I developed an interest in wildlife during my bachelors’ degree. While studying zoology and botany within the confined lecture halls and labs, looking for every opportunity to run away from the pointless journal writing and dissections, I found joy and peace in weekend excursions to nearby hills and forests. I got drawn to the diversity of life that existed outside shelves full of formalin preserved specimen. My interest in wildlife developed further as I participated in wildlife surveys around the city, led my juniors to treks in nearby forests and helped with wildlife rescue operations in and around the city. Now determined to study wildlife biology, I finished graduation and waited for a year to apply for the Masters’ course at NCBS. During this period I worked with the local forest department to create awareness about wildlife through nature education camps and workshops in villages within and around protected areas in Gujarat.
During the Masters’ programme, I developed a keen interest in marine ecosystems. For my Masters’ dissertation, I looked at drivers of fisher compliance within a Marine Protected Area in the Andaman Islands.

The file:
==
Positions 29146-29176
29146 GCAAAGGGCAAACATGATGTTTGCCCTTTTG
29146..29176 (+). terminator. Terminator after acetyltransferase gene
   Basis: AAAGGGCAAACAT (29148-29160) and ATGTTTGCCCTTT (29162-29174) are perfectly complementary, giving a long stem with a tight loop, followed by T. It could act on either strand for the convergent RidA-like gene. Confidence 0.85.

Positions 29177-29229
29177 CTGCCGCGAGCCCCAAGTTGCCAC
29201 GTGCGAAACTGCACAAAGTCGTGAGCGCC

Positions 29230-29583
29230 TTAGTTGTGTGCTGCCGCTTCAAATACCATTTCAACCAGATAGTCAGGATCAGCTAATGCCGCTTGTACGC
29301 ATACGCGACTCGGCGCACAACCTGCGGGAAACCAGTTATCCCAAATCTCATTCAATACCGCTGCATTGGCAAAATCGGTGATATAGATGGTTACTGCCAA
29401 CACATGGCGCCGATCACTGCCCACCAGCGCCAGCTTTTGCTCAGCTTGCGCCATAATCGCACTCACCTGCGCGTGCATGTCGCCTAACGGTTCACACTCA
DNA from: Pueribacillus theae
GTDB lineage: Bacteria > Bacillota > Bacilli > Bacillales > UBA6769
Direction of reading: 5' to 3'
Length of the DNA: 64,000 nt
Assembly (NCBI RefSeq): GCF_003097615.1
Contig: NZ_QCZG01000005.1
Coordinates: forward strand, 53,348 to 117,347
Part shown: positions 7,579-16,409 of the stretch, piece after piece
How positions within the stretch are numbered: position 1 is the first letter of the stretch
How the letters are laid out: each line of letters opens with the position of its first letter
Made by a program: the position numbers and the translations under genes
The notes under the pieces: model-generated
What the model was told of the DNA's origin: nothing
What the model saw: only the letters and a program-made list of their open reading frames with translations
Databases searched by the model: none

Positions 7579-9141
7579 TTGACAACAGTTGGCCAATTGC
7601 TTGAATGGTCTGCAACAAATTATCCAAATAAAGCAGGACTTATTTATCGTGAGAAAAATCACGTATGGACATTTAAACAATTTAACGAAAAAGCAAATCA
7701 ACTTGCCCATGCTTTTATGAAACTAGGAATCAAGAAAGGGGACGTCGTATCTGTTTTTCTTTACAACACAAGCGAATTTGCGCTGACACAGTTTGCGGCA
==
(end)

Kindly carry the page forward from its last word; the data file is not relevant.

I am currently interested in looking at the sustainable use of marine resources, feasibility of existing fisheries regulations and causes of implementation failure of existing regulations in Gujarat.
Masters’ thesis: Weak compliance reduces the effectiveness of fisheries stock protection inside a Marine Protected Area in the Andaman Islands
Bridging the gap between fisheries regulations and implementation in Gujarat
Funded by the Rufford Small Grants for Nature Conservtion and IDEAWILD equipment grant
Is animal feed causing overfishing?: The fishmeal industry and fisheries sustainability in Gujarat
Funded by the WWF-India Small Grants Programme